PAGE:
More Than Middle-ing

Rousing, overstuffed, and occasionally hilarious, LOTR II delivers the goods.

THE BEST ENTRANCE in The Two Towers belongs to a horse: Shadowfax, a white stallion, arrives galloping in slo-mo through a beautiful New Zealand—sorry, Middle-Earth—field to nuzzle the hand of Gandalf (who, despite being a wizard, and having survived a very long fall in The Fellowship of the Ring, makes his modest reappearance merely bathed in white light). Perhaps the horse has more scenes in the Tolkien book; but here it's just ta-da! Shadowfax! Then he disappears back into the three-hour morass of characters and subplots—which could've easily been 30 minutes shorter and a dozen names fewer. (The film opens Dec. 18; see p. 108 for theaters.)

When we last left our fellowship, its members were scattered, and this time they remain scattered for the duration, as director Peter Jackson busily intercuts between three narrative strands: Frodo and Sam transporting the dreaded ring to toss it inside a volcano; Aragorn, Gimli, and Legolas looking for them but sidetracked by political intrigue in Rohan; Merry and Pippin held hostage for the entire movie (mostly by a giant walking tree that talks . . . very . . . slowly). With Aragorn, you get action. With the hostages, you get, well, the tree. (Treebeard? Treebored is more like it.)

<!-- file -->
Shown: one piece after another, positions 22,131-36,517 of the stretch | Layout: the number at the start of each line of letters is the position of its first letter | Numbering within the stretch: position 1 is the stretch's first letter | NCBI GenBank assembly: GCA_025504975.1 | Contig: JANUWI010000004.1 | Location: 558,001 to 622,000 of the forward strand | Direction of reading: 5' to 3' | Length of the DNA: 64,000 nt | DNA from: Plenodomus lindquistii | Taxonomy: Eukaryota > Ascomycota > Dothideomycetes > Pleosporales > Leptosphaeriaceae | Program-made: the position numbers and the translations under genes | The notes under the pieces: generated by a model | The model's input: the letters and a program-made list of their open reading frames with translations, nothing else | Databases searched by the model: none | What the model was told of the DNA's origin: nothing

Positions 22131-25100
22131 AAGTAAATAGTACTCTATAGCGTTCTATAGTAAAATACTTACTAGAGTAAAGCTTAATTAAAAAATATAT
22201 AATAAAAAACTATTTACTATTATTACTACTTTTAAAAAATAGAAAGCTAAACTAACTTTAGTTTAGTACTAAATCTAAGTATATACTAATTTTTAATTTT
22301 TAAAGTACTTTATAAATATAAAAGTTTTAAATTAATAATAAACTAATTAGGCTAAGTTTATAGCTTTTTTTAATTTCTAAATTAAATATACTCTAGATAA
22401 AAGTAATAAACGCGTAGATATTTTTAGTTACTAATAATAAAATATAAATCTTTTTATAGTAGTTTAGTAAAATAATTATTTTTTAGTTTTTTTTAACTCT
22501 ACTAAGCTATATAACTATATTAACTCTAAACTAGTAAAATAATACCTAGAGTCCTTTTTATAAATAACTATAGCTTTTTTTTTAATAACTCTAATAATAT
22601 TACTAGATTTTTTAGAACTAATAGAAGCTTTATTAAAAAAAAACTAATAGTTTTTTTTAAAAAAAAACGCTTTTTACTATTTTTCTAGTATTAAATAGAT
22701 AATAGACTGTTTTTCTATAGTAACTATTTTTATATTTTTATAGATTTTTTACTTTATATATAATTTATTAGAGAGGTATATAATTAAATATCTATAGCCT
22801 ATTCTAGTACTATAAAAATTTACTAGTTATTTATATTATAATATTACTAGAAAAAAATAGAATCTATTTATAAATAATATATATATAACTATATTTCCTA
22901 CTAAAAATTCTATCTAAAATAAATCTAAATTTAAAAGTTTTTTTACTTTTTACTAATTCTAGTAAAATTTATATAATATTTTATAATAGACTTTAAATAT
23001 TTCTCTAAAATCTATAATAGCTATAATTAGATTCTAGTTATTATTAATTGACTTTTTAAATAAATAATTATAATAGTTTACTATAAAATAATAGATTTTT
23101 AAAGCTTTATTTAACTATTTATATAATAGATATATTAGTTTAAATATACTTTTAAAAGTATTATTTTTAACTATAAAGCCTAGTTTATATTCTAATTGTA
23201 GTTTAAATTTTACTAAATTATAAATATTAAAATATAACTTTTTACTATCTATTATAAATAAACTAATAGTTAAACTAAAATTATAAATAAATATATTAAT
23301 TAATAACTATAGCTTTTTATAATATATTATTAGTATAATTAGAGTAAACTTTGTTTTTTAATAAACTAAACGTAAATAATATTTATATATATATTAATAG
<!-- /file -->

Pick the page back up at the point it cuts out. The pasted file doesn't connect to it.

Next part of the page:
With Frodo, you get Gollum, and I just wish Jackson had given all the tree's screen time to the creepy, funny little bugger. Who or what is Gollum? I couldn't figure out his exact genealogy (despite my meticulously detailed press kit), but he seems to have been some kind of Middle -Earth denizen until his long custody of the ring warped his mind and body into something like a frog crossed with a fetus, with fish-white skin, oversized ears, and baby-fine hair on a balding pate. He crawls, swims, and crouches but almost never stands upright. He likes meat raw, not cooked. Also, he has trouble with plurals.

Gollum's the best character in the movie, and he's all CGI, integrated near-seamlessly into the live-action sequences. His huge blue eyes are startlingly vivid; he's more alive than Shrek, Scooby-Doo, or Dr. Aki Ross. More important, he's nastier—and completely schizo, carrying on moonlight debates with himself as to whether he should help Frodo or kill him in his sleep to snatch the ring. Though he wears a loincloth, Gollum's like an ingratiating, supplicating dog who just might lunge at his master's throat.

Gollum, like the movie, is all about duality—the good and evil Tolkien sets into mythical opposition in all of Middle-Earth and its characters. He's not quite so far gone as the bad wizards (one of whom has decayed into a great, fiery, and almost vaginal eye), and it's not such a stretch to see him as Frodo's double—the sour raisin to Frodo's plump little grape.

THE NEXT GREAT surprise—for me, at least—is that orcs now actually talk! In Fellowship, they just howled and grunted like so many extras being deprived of higher-paying speaking parts. Here, they're given a funny scene that hearkens back to Jackson's zombie-movie past (Dead Alive). What's a hungry orc to eat after a hard day of lugging live captive hobbits? Well, one orc reasons, the little fellows aren't really going to need their legs again—will they?